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Sunday, February 21, 2016

Adventures in Technology: TodaysMeet in the Classroom

During our English PLC, Susan Anderson from our Instructional Technology Department came by to share some online sites to help us with formative assessments. Although I was familiar with some of the tools, Susan provided some alternate uses that I had not previously considered with those both known and unknown to me. 

My students recently worked on a collaborative story writing assignment in Google Docs.  In order to discuss their work without speaking while some students were finishing a district exam, I allowed them to use the chat box within the document to communicate with their partners about what they were writing. As I walked around glancing at their work, I was pleasantly surprised that no one was talking about anything more inappropriate than wanting to see the Deadpool movie. 

In order to communicate with me without blurting out and calling my name, I set up a Today's Meet forum. This is a site that Susan showed my department. I have used TdoaysMeet in meetings containing over one hundred people, but I never even thought about using it in class. Susan talked to us about using it as a backchannel for conversations while other things are taking place in class, and this was the perfect opportunity for me to try it out. Well, let me just say, best made plans... 

My first Pre-AP class is definitely a gifted group. So gifted in fact, that when asked to type a name to identify themselves to others, they started using my name as well as the names of their classmates. No one knew who anyone was. Fake versions of me were threatening to write referrals, and a very strange rap battle took place (I think one version of me may have won).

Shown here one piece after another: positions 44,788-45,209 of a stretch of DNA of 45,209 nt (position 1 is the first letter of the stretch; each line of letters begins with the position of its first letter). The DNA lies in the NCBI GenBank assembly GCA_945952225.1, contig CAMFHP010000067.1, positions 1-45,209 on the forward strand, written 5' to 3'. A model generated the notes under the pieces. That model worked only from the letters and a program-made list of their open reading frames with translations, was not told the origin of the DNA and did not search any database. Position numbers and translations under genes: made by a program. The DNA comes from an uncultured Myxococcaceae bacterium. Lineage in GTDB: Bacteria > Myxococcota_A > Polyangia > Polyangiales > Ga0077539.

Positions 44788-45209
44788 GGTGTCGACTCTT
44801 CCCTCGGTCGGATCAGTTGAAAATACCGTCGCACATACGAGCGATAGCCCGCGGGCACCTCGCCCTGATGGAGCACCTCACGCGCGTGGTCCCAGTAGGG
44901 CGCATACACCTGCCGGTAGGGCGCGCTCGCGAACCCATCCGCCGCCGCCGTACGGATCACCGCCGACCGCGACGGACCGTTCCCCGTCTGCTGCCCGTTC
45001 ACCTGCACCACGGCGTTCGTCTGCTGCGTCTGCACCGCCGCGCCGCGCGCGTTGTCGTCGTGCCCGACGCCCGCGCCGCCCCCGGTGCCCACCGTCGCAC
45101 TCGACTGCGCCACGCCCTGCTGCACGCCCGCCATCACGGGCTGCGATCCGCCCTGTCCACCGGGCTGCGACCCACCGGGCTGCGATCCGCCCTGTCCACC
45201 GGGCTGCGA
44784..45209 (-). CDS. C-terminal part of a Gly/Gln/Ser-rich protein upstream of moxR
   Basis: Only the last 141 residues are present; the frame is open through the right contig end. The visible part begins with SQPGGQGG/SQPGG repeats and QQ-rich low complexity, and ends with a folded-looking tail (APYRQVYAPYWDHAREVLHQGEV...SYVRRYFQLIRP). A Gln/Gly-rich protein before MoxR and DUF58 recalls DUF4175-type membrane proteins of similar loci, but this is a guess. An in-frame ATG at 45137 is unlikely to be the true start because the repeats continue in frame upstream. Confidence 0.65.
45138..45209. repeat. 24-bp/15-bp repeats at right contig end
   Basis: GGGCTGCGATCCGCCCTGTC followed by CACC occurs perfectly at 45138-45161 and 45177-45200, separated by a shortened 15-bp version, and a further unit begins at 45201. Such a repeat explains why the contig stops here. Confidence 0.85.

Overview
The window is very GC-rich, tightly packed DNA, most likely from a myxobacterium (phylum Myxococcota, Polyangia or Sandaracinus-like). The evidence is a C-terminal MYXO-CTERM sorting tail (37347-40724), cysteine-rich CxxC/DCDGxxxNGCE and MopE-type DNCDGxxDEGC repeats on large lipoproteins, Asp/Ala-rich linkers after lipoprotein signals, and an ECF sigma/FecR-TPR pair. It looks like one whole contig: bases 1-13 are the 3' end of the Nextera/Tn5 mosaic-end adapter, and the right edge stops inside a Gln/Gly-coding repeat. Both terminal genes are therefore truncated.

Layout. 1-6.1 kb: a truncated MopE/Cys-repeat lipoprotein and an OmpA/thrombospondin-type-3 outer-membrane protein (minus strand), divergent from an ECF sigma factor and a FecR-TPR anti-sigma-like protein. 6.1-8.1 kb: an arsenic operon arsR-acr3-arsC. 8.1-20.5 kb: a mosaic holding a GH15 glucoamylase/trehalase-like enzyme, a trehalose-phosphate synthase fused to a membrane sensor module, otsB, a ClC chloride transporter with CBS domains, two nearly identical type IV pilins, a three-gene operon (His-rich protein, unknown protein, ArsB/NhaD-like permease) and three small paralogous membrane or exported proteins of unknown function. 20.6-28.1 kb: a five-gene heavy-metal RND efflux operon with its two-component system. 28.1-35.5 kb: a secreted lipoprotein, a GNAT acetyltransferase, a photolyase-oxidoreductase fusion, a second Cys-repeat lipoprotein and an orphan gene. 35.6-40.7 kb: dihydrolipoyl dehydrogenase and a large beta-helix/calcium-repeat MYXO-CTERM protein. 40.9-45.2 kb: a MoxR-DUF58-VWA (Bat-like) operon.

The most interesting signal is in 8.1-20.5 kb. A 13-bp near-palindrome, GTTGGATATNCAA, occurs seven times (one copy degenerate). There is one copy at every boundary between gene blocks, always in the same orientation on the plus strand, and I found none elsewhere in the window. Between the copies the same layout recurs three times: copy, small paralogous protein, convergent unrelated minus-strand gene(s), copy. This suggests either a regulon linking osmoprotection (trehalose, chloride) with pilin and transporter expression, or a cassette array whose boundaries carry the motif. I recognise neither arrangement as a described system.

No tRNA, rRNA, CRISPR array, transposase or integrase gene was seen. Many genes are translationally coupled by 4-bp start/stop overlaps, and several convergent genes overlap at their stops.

In my academic classes, I can guarantee that Student E. finds some way to work my nerves on a daily basis, and for some reason, I still love him. I figured that without being able to speak out loud, it would be a peaceful day in Student E. land. Wrong! He did not understand my response to his request to go to the restroom, despite four other students typing for him to go. He did not believe them, as he thought I was correcting his grammar - which I had done initially. 

My last class of the day actually used the site as I had intended: by asking questions about their assignment. Do we need paragraphs? Can I add the title to the slide? How do we get our work back if it was lost? This group is often quite unfocused as they come to me after lunch, but using TodaysMeet actually seemed to help them. 

Out of my five classes, only one pushed the boundaries. This class is always on warning with technology, but I want them to have the exposure and always give them a "second" chance. They used TodaysMeet to say hello to one another, to tell jokes, to ask to go to the bathroom, to ask to go to the bathroom, and to ask to go to the bathroom. They were, however, working on their assignment, so I did not go to hard on them. Because we had not had a formal conversation about how to use the site, I took responsibility for the situation and know that in the future, I will need to set firmer ground rules. 

Although this was a trial run, I can see myself using the site again in the future. I want to put some more thought into how I can use it effectively in a blended lesson. Stay tuned. 

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